SPRINGFIELD, Ill. (IRN) – The Illinois legislature was 0 for 2 in passing major legislation Sunday night. A proposal to overhaul the state’s workers’ compensation failed the House 55-39 (it needed 60 to pass) with 19 members voting present.
The first component of a Senate borrowing plan also failed, convincingly, 19-23. Thirteen senators did not vote on the matter. Republicans say it’s ridiculous to borrow money when the state is already mired in debt.
State Sen. John Sullivan (D-Rushville) says businesses, hospitals and other vendors need their money – and will likely take eight to ten years to pay off the current debts completely. “Could over time, could we pay this debt off? Yes we could,” he says. “But in the meantime, the businesses and our communities and our hospitals and doctors and our school districts that are waiting for this money, this is having a very negative impact on them. Additionally, we are paying interest on some of the debt we have right now.”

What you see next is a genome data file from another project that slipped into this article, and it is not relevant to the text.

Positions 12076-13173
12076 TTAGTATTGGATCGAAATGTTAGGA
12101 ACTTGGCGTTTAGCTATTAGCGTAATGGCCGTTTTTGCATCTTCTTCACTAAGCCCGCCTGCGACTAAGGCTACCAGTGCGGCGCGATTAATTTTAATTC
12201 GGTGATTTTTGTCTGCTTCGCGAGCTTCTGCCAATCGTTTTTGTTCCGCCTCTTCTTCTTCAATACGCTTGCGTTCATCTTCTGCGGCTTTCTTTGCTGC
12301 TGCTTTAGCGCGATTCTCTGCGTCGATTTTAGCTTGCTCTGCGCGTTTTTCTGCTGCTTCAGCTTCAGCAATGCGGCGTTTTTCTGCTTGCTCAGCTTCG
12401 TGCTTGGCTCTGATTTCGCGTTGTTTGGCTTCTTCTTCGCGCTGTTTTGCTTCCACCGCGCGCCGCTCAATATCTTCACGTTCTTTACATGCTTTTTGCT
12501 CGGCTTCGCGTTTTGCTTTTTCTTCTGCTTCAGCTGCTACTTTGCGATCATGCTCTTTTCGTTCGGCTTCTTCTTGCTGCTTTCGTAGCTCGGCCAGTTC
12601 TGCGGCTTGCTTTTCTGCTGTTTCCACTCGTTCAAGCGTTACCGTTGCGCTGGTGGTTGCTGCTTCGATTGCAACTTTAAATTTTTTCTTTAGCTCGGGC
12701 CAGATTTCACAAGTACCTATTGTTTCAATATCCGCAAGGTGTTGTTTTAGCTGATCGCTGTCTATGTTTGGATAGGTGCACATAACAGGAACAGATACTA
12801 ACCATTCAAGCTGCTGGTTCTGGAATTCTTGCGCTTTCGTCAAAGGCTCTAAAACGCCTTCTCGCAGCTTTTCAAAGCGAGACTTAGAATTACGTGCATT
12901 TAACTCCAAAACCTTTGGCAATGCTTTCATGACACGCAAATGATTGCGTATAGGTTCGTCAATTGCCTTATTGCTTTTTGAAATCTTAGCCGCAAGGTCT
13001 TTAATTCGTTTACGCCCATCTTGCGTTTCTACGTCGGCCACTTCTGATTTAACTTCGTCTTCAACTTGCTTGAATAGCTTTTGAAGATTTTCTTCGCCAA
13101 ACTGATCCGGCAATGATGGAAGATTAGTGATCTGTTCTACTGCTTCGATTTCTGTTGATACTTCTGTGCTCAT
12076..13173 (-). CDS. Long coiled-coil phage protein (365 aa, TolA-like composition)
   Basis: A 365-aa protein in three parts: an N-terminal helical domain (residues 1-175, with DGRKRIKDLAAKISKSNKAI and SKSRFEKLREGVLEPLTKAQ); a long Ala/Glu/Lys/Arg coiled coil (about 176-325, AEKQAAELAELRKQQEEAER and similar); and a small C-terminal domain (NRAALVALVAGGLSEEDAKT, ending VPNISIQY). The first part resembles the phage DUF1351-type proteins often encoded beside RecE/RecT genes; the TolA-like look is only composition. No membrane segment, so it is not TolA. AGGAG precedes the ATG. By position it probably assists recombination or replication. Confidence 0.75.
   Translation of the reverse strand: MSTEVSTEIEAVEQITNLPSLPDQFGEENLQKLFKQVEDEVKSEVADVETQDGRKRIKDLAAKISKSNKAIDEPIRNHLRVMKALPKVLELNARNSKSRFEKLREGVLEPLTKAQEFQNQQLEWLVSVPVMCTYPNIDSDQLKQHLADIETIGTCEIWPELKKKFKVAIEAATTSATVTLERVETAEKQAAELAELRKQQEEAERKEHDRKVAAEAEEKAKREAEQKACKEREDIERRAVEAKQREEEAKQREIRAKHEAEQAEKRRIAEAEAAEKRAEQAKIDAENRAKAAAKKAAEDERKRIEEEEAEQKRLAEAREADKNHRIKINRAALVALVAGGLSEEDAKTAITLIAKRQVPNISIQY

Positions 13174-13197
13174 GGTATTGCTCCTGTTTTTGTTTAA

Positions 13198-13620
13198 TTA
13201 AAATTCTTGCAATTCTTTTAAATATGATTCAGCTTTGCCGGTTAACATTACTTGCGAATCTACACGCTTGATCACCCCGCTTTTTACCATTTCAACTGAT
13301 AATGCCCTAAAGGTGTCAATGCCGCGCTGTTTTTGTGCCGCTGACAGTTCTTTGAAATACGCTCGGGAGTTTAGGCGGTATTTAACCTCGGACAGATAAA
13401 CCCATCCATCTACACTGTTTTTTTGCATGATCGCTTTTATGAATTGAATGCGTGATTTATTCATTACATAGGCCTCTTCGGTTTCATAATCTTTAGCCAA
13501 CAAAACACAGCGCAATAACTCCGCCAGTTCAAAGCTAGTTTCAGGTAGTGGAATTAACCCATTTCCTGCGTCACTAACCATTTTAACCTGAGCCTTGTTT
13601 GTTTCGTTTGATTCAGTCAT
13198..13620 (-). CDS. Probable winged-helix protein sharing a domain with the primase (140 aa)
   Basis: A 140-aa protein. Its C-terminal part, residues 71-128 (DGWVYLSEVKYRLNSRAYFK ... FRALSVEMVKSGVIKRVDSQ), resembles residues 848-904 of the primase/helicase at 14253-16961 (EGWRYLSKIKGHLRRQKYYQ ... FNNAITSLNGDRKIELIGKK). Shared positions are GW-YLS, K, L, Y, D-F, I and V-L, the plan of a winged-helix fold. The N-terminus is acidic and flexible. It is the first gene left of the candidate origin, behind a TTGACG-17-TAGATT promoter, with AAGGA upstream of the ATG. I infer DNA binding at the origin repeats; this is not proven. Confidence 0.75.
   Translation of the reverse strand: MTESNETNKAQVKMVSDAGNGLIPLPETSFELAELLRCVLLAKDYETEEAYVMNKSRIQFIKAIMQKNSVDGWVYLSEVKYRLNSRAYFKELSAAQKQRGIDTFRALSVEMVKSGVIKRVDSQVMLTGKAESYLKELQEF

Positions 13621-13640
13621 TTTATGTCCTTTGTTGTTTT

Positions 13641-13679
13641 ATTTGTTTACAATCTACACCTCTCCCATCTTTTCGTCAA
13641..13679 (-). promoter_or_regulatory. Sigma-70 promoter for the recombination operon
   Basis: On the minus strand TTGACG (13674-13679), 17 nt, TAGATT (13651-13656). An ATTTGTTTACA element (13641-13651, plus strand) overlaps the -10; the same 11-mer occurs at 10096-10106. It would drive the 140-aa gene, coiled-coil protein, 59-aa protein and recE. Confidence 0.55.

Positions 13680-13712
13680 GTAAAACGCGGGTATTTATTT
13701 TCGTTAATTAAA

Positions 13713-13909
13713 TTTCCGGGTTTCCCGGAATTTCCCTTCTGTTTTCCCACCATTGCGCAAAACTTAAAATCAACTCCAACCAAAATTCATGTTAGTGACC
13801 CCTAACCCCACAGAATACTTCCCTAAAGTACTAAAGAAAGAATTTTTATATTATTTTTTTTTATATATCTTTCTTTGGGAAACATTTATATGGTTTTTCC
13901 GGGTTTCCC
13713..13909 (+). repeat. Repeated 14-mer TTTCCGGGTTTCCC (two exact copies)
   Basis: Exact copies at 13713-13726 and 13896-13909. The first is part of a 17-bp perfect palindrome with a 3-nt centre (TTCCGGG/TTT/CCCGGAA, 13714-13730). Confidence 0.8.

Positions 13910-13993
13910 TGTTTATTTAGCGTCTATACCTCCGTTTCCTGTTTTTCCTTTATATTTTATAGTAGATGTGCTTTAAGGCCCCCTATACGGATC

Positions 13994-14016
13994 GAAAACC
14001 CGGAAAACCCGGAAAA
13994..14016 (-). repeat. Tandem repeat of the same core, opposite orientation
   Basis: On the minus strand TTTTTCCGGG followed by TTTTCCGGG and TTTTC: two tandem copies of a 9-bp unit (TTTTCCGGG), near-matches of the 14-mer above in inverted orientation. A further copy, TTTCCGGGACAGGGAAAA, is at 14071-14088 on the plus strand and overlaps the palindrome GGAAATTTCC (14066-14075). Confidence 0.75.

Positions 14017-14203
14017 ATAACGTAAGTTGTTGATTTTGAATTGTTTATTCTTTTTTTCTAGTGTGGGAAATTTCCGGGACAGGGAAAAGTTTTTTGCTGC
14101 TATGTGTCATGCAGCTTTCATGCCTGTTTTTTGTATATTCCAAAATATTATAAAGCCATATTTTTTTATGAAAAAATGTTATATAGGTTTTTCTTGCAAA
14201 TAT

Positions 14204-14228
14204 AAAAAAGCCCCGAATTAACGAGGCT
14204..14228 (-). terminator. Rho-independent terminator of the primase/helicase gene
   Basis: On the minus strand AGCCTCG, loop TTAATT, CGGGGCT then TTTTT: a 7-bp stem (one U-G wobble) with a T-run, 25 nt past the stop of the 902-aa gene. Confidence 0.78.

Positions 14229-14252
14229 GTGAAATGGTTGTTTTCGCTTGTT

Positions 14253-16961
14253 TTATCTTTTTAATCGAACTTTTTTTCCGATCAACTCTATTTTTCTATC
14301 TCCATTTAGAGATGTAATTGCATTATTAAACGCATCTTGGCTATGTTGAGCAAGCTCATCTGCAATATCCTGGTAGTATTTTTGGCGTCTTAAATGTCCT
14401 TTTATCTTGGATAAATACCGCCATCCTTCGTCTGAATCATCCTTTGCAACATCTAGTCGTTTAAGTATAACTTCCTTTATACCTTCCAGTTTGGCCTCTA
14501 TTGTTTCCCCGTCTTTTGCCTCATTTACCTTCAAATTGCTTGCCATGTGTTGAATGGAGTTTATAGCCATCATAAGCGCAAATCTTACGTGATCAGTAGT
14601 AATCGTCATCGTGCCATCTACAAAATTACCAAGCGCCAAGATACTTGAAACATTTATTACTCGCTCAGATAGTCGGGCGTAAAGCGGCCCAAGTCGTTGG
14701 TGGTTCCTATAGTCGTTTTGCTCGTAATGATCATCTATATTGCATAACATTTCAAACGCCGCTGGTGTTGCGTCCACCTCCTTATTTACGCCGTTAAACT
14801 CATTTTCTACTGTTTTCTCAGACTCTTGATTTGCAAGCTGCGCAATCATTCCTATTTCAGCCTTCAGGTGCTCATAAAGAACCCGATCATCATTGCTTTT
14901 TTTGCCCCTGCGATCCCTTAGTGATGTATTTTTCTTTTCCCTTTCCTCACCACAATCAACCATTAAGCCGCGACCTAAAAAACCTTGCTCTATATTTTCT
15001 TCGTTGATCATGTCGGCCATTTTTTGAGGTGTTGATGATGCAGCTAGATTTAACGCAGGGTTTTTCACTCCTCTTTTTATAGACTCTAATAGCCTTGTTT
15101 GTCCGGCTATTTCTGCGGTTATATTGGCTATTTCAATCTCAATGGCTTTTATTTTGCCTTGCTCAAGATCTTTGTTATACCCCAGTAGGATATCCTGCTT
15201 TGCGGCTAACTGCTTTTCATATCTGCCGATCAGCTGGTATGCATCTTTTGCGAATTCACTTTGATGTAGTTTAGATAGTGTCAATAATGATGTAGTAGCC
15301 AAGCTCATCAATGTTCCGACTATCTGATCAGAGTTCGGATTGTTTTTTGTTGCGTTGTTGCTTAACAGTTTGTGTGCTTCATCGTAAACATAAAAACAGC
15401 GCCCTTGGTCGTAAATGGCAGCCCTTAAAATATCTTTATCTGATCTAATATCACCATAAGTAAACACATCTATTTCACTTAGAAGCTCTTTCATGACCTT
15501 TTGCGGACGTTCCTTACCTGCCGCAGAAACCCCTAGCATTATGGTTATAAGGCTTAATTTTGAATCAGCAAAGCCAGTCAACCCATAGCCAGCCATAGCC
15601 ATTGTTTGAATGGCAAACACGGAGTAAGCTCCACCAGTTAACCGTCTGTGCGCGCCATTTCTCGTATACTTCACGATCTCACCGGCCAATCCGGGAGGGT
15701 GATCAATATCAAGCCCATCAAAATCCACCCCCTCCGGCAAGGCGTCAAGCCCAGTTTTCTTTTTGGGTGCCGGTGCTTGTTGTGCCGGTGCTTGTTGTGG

The borrowing plan totals $6.2 billion, and is distributed among four pieces of legislation. The measure that failed Sunday would have borrowed nearly $1.5 billion to pay non-governmental entities such as hospitals.
Sullivan says the fate of the other three measures is unclear. He says he’ll likely wait until a final budget is crafted before considering more borrowing.
A proposal to overhaul Illinois’ workers compensation system failed to pass the House Sunday, but changes to the system are still possible.
House Republicans either voted no or present on the measure, which doesn’t surprise State Sen. Kwame Raoul (D-Chicago), who sponsored the bill in the Senate. “The Republican caucus had made it clear that that’s their position,” says Raoul. “I’m certain Rep. Bradley (the House sponsor) could not donate as much money to their campaigns as the Medical Society, so I don’t foresee them changing their position.”
The Senate this weekend overwhelmingly passed the measure, which could have saved businesses hundreds of millions a year by cutting medical reimbursement rates to doctors and capping carpal tunnel claims, among other changes.
Raoul says he might now call the measure to abolish the workers’ comp system entirely.